Illusion, Reality, Dis-illusion, Illusion, Reality, [simile]

nous causåmes longtemps; elle était simple et bonne
ne sachant pas le mal elle faisait le bien;
de richesses du coeur elle me fit l’aumône
et tout en écoutant comme le coeur se donne
sans oser y penser, je lui donnai le mien;
elle emporta ma view, et n’en sui jamais rien

Alfred de Musset

[We talked for a long time; she was simple and kind.
Knowing no evil, she did only good; she gave me alms from the riches of her heart,
listening intently as she poured out her heart,
Scarcely daring to think, I gave her mine;
Thus she carried off my life and never even knew it.]

For antecedents, read Marcel Proust (gender free), George Elliot (feminine sensibility), James Joyce (mainstream), Charles Bukowski (lion rampant)…

National flag of Scotland

Feeling with the mind of a child with the soul of an old man, emergent and subsiding recollections of similar things
in deja vu of moments, as if knowing then, what couldn’t be imagined.

Celebrating souls from worlds past; evaporated selves, possibilities left unfolded in their time, fleeting dreams of a person, caricatured in photographic transcriptions of a person I’d thought was me. If I could heal the past and see through the sensibility of another kind of me, would I relieve myself from unbidden upheavals of thought? (These judgments and counter-judgments, denials and defense?) Will there be a part that wouldn’t cease to be as I am now?

This human child, with whose body I feel the world, in addition to past experience, views the world through the experience of genetic forbearers, parents, grand and great grand parents, a brass band of expectations, great and small. 長老祖先 zhǎnglǎo zǔxiān

To know the person that I sometimes try to explain by imagining who I am, I inquire into this genetic inheritance; and observe its workings in others; and read in every discipline of ancient and modern art and science and philosophy and narratives of every form and culture; trying to understand the principles underlying my own subjectivity. And what shows up is simply that my dominant cognition is an emotional response to things felt by my ancestors for whom I’m expected by my peers to take unearned acclaim and blame.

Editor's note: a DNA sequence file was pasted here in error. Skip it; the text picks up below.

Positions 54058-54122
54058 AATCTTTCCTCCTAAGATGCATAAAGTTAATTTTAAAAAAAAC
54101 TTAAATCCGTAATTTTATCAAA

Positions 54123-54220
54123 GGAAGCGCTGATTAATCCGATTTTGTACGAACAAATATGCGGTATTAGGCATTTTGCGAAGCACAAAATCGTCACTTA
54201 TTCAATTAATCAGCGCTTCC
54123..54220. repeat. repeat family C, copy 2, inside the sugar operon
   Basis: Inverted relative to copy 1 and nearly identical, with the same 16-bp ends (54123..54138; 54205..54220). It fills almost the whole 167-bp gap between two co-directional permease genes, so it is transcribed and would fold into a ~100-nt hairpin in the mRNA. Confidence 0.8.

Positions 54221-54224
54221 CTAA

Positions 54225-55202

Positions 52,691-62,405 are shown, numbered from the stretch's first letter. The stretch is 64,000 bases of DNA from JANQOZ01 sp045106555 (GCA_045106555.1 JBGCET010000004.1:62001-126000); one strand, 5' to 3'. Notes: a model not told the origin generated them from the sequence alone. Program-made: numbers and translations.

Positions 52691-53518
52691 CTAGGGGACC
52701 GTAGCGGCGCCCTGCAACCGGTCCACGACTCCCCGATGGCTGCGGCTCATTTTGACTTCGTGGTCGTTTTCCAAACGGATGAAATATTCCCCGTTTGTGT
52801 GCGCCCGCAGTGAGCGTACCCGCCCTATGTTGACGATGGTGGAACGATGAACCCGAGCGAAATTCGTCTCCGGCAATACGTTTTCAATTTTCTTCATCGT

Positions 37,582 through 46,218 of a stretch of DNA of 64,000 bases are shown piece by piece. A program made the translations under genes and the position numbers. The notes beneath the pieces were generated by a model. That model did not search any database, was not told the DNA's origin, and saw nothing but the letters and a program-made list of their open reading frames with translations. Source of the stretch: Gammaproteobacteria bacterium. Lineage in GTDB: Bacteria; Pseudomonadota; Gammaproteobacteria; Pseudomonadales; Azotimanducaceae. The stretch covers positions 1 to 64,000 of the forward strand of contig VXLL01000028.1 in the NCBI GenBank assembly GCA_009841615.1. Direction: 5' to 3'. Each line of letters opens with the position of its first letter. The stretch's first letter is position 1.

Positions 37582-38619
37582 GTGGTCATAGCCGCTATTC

Thus the Chinese expression: 長老祖先 zhǎnglǎo zǔxiān
Life is a bridge between two worlds.

So here am I, the visible moment of an unseen complex historical pattern, a beacon at the apex of an infinitely expanding ripple in spacetime, somewhat jaded from years of taking credit for things and unfamiliar with their exact origin; just a feeling about it, grateful and sometimes less than thrilled with observations of past times.

(Successive iterations of Pandephonium are posted with the latest version, first:)

Pandephonium – Dance #3, entitled, “Prayer”, a meditation for Choir, Flute, Brass and Orchestral Quartet: light emerging as the horizon falls below a rising sun.

Pandephonium Oriental – 2nd Dance (Chi)

Pandephonium – 1st Dance (Batucada)

Kitsch, Art and Freedom of Political Expression

Kitsch is often wonderful to behold: Gaudi’s Parc Güell, the Paris Métropole are beautiful but his Iglesia de La Sagrada Familia is fine art. Our downtown skyline in San Diego at night is kitsch as are a Strauss waltz or performances by Elvis Presley, Englebert Humperdinck, Michael Bublé and G.F. Handel; all lovely kitsch expressions, which, though they fascinate, like Seaworld’s fireworks, they aren’t fine art simply because they lack the compelling emotional assessment that defines the political, where something is at stake.